Macabre -- Film Review

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Bottom Line: A horror film that rejoices in cheeky excess.

BUCHEON, South Korea -- "Macabre" is a splatter film that spills buckets of blood as it doles out ladles of tongue-in-cheek, genre-savvy fun. A slasher formula -- where innocents gets lured into an isolated mansion inhabited by weirdos guarding a dark, murderous secret -- is given an injection of physical stamina and Asian exoticism by Indonesian directing duo Timo Tjajanto and Kimo Stamboel, known as the Mo Brothers.

"Macabre" is the brainchild of Gorylah, a freshly minted genre label founded by Singaporean auteur Eric Khoo and Mike Wiluan of Infinite Frameworks. Its marketability is illustrated by its sale to France's Overlook Entertainment and influential Thai company Five Star, its first acquisition of a foreign film. Certainly, in its pace and visual style, the brothers have the tone right to stimulate western palates so sales may well continue.

Jakarta urbanites Ajie (Ario Bayu), his pregnant wife Astrid (Sigi Wimala), Ajie's sister Ladya (Julie Estelle) and their three friends are driving to the airport on the eve of the couple's emigration to Australia. Their car is halted mid-road by sexily rain-drenched Maya (Imelda Terrine), who claims to be robbed, and begs for a ride home.

When they reach Maya's stately mansion, she invites them in to meet the family, a thoroughly creepy bunch who could be offshoots of the Addams Family. The prim matriarch Dara (Shareefa Daanish) looks no older than Maya, but dresses like the lady in Grant Wood's "American Gothic." Maya's brothers are drop-dead gorgeous Adam (Arifin Putra), who has Igor's body language, while pudgy Alam (Mike Muliadro) reacts like a bulldog on Viagra. The guests sit down for a juicy meat feast, unaware that they are the real game being hunted.

Unlike most mainstream Bahasa/Malay horror, "Macabre" seldom lapses into cheesy drama, lame comic relief or cry-wolf false shocks. The action stays resolutely on course, revealing the family's mysterious heritage and evil motives at the halfway point via sepia movie footage that is the film's most eerily effective touch.

The bloodbaths are a manic mixture of live-action fighting and unreal special effects, designed with a gleeful excess that makes one giggle rather than shiver. Half the casualties aren't even caused by the villains' blades or chainsaws, but rather characters slipping on the red stuff or tripping over wall-to-wall skeletons and corpses.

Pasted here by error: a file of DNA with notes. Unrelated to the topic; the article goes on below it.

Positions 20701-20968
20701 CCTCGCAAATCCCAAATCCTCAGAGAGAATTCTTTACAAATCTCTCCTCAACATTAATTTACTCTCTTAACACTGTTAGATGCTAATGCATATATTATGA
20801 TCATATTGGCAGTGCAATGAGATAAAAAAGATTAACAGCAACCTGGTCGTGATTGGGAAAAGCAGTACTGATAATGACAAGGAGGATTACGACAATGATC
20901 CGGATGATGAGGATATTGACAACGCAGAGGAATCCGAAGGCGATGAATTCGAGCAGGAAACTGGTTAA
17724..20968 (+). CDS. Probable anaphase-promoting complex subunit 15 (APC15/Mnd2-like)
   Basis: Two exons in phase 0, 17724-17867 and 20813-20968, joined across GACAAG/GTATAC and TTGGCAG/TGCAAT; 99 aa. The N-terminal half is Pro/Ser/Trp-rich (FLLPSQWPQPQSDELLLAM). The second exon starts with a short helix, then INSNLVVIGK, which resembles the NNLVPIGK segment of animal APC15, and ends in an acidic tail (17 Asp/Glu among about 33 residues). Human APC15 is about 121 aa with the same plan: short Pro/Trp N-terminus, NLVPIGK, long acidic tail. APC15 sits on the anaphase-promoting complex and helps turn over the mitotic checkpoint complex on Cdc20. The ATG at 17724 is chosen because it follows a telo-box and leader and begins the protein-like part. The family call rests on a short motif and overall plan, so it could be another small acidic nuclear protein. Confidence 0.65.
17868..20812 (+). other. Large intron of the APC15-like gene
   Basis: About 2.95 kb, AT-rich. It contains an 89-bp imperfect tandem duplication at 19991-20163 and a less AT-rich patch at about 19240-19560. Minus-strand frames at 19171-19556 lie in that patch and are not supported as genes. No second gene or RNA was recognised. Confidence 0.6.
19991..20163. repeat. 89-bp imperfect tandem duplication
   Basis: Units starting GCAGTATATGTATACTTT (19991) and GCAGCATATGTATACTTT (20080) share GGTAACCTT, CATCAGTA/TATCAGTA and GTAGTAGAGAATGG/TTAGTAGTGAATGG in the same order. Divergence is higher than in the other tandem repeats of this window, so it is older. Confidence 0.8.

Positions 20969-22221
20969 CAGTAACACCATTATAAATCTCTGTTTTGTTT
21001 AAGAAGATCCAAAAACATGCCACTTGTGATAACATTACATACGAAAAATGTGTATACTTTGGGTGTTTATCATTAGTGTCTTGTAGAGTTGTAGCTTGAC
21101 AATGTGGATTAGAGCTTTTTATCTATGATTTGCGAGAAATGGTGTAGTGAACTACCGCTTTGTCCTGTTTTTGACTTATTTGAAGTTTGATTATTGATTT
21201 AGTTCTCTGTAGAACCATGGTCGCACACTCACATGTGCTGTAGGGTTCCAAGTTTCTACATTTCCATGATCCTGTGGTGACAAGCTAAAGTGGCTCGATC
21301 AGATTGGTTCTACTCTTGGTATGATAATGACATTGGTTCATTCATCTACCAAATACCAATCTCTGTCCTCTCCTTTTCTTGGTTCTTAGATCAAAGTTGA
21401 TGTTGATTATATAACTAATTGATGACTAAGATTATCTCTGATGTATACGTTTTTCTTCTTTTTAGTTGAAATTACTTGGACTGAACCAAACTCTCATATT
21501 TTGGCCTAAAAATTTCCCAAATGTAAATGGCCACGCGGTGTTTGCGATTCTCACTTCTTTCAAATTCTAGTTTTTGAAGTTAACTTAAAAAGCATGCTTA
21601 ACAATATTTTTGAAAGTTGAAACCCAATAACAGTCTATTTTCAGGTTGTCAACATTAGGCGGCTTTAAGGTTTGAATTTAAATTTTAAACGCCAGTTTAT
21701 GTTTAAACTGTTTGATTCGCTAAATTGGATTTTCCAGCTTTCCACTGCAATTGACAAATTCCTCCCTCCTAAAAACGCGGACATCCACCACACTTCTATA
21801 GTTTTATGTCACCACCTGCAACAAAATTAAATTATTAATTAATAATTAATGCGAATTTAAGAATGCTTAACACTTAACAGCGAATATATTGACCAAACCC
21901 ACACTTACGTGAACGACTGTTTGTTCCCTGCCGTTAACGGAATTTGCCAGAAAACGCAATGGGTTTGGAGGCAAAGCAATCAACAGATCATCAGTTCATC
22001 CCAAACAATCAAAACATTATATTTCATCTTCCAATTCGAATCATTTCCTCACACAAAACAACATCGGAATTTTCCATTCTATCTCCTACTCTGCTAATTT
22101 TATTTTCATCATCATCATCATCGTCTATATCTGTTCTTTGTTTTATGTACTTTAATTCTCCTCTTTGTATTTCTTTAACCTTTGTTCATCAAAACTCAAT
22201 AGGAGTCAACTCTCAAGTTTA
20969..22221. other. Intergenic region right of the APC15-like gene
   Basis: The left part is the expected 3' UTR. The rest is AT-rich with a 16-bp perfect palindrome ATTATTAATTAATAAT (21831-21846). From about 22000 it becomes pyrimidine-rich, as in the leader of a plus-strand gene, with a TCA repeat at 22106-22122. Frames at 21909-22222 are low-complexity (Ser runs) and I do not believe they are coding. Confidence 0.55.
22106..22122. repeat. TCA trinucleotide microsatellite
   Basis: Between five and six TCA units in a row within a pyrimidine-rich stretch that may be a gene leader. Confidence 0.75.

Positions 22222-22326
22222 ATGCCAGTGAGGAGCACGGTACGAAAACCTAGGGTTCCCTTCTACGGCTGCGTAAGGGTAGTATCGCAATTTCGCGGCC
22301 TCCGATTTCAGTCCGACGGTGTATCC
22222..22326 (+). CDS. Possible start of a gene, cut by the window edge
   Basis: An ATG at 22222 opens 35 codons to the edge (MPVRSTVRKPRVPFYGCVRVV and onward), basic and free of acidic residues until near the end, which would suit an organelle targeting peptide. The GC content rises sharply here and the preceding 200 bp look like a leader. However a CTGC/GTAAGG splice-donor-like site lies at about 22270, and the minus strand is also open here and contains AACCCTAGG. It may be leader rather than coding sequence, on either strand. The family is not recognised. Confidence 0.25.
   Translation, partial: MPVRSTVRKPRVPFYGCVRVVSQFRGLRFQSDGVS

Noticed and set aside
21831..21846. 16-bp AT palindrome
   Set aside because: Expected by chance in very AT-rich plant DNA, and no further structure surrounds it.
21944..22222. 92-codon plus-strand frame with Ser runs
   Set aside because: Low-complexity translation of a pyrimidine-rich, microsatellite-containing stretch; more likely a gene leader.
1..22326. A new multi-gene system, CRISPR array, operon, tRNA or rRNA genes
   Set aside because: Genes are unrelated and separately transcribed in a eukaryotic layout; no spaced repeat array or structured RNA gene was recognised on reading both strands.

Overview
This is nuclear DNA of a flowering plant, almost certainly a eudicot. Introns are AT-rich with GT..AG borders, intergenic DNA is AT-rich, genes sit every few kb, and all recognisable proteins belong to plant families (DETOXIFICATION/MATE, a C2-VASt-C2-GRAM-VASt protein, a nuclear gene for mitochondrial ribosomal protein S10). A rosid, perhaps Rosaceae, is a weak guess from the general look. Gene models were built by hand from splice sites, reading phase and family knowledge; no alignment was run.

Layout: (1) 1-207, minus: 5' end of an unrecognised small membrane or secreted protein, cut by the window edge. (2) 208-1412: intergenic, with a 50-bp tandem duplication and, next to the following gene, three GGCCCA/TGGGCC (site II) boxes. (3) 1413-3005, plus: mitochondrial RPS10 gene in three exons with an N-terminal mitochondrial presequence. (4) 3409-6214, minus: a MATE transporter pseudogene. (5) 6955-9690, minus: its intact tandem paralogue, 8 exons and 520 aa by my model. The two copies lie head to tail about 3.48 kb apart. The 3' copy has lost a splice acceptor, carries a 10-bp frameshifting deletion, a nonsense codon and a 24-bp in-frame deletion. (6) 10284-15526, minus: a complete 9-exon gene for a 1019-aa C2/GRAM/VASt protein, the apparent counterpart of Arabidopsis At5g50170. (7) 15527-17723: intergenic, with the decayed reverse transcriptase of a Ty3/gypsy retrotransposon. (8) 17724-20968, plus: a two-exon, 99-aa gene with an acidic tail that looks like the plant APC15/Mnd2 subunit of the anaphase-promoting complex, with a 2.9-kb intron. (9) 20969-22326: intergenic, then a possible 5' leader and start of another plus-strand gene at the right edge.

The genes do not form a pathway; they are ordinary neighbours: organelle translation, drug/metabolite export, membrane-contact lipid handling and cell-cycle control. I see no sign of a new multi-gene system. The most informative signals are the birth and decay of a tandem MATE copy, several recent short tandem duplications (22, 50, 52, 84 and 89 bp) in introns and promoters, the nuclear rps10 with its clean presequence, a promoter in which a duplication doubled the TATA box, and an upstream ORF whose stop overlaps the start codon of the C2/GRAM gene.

Daanish won the Best Actress Award at Puchon International Fantastic Film Festival for her role. She chills with a stuffy, old world courtesy and a frosty, impenetrable composure. Without her, "Macabre" may just be forgettable fun, but her spellbinding presence pulls all eyes to her like a magnet.

Every rupee from the modest budget has gone a long way with production design and technical excellence. The Indonesian colonial mansion exudes period ambiance. Interiors exhibiting collections of moose heads, ancient weaponry or preserved jars conveys the feel of a Victorian anthropology museum, enhancing story's time warp element. The color scheme is consistent and sharp with crimson governing both costumes and sets.

Venue: Puchon International Fantastic Film Festival
Production: Gorylah Pictures, Merah Production, Guerilla Visuals, Nation Pictures, MediaCorp. Raintree Pictures
Cast: Shareefa Daanish, Julie Estelle, Imelda Terrine, Arifin Putra
Directors-screenwriters-producers: The Mo Brothers (Timo Tjajanto, Kimo Stamboel)
Producers: James Toh, Freddie Yeo, Gary Goh, Greg Chew, Delon Tio
Executive producers: Eric Khoo, Mike Wiluan, Charles Teo, Daniel Yun
Director of photography: Roni Arnold
Production designer: Rico Marpaung
Music: Zeke Khaseli, Yudhi Farahi
Costume designer: Aksara Pandya Paramita
Editor: Herman Kumala Panca
Sales: Overlook Entertainment (U.S. & Europe), Five Star Entertainment (Asia except Indonesia and Singapore)
No rating, 95 minutes
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